In the latest "This Week," Inside Higher Ed's free news podcast, Tracy Mitrano of Mitrano & Associates and Robert Shibley of the Foundation for Individual Rights in Education joined Inside Higher Ed's Doug Lederman and the moderator, Casey Green, for a conversation about tension between free speech rights and efforts to ensure a welcoming campus environment. In our second segment, Coastal Carolina University's Ralph Byington and Thomas Hoffman discuss the institution's program that rewards faculty and staff members for increased student retention. Sign up here to be notified of new editions of "This Week."
Higher Education Quick Takes
Teaching assistants at the University of Toronto have rejected a tentative deal to settle a strike that started Feb. 27. The union announced that 992 members voted to ratify the deal, while 1,101 voted against. While the proposed agreement would have raises wages, some have said that the deal did not provide enough. The university issued a statement this morning from Angela Hildyard, vice president of human resources and equity, in which she said, “We continue to be in close contact with the provincial mediator and remain committed to finding a solution to this impasse that would end the strike and allow affected students to complete their academic term without further disruption."
Authorities have arrested a student at Edinboro University for allegedly shooting two other students Saturday, The Pittsburgh Post-Gazette reported. “It is important to note that this tragic incident is believed to be a matter between these individuals and not a random event,” said a statement from Julie Wollman, the president. “The individual charged with the crime is in police custody, and we have acted immediately to suspend this student.”
Protesters -- some students and many not -- have disrupted exams and blocked entrances at Lebanese University's Tripoli campus, The Daily Star reported. They object to two recent appointments of Christian academics to positions that they believe Sunni Muslims should hold. Students told the newspaper that most at the university do not believe that appointees should be judged by religious affiliation, but many in the country disagree.
McGill University has rejected the request of a Muslim female student to start women-only hours in the workout facilities on campus, CBC News reported. The request has prompted widespread campus debate in recent weeks. McGill's deputy provost for student life and learning, Ollivier Dyens, said, "We don't believe in the segregation of our services, we don't believe in separating some groups from others on campus. It's always been clear, McGill is secular and coed, and this is what we promote." McGill does have some hours for women only in the pool, but officials said that because people wear bathing suits, issues of modesty and privacy are greater there.
An engineering professor at the University of Florida was arrested and is being detained in Abu Dhabi pending resolution of his case, The Gainesville Sun reported. John Schueller was arrested last week, reportedly after taking pictures of buildings in the United Arab Emirates capital, and was released on bail. He was in Abu Dhabi on university-approved travel to attend a conference on world hunger.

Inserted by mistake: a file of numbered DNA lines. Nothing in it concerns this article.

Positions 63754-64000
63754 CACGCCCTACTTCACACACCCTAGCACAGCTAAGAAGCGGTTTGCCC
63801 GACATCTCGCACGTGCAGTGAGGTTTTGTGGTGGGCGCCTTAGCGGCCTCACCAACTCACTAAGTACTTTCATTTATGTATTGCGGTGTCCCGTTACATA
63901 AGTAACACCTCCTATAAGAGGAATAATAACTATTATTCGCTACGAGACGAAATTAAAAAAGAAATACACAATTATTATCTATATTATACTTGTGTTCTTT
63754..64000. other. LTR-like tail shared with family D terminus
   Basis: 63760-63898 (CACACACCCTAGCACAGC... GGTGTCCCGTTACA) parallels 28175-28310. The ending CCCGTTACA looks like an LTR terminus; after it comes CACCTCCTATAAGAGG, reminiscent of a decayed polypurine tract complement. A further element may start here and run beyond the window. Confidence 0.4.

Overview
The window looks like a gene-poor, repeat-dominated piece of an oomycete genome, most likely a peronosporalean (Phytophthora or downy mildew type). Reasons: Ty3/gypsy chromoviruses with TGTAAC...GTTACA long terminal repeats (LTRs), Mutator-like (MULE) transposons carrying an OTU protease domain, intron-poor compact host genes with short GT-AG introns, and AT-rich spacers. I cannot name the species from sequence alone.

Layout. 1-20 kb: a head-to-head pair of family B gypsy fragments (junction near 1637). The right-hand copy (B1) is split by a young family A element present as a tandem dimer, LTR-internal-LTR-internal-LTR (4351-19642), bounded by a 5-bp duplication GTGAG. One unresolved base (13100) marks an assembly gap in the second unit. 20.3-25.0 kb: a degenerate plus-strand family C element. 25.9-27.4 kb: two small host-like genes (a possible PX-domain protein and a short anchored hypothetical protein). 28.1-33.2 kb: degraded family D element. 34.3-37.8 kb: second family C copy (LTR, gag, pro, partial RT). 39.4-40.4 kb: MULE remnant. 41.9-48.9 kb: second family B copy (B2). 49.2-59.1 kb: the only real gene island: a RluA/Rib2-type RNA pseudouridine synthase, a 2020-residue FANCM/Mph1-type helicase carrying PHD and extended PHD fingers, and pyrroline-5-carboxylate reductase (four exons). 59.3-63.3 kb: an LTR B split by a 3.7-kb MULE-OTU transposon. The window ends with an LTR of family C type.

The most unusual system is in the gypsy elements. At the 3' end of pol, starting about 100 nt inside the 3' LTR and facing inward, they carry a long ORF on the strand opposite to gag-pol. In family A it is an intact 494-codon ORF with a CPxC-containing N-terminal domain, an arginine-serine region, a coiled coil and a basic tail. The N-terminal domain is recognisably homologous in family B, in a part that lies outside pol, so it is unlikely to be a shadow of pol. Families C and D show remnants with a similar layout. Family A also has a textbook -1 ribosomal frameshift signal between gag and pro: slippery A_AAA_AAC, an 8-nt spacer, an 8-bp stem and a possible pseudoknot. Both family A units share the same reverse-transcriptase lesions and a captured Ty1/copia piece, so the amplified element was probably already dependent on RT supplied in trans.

Janet Napolitano, president of the University of California System, on Thursday apologized for a remark caught on tape the day before in which she called a student protest "crap," The Los Angeles Times reported. Napolitano made the remark when students interrupted a Board of Regents meeting, standing on chairs, shouting, taking off their shirts and throwing fake money. On Thursday, Napolitano apologized, saying, "I’m sorry for using a word I don't usually use," and asking for "empathy and understanding" about the context of a remark she thought was a private comment to a regent.
The American Association of University Professors has issued a statement saying that it is "deeply troubled" by a recent incident in which New York University Professor Andrew Ross was denied entry to the United Arab Emirates.
Saying that Ross's experience "raises considerable doubt" about N.Y.U.'s claims of academic freedom protections at its campus in Abu Dhabi, the A.A.U.P. is urging the N.Y.U. administration "to make every effort to get the ban on Professor Ross lifted and, should such efforts fail, to work with its faculty to reconsider its role in the emirate.”
Ross, a professor of social and cultural analysis and president of N.Y.U.’s A.A.U.P. chapter, has been a vocal critic of the U.A.E.’s policies on migrant labor. He was denied permission to board an Abu Dhabi-bound plane on Saturday.
Yeshiva University announced Thursday that it is merging the faculties of its men's undergraduate college (Yeshiva College) and its women's undergraduate college (Stern College for Women). At the same time, the two colleges will maintain separate campuses and separate courses. But until now, each college had its own departments. Now merged departments will serve both colleges. A spokesman said that the merger of the faculties would not lead to job cuts, but that financial difficulties at the university could lead to a small number of cuts.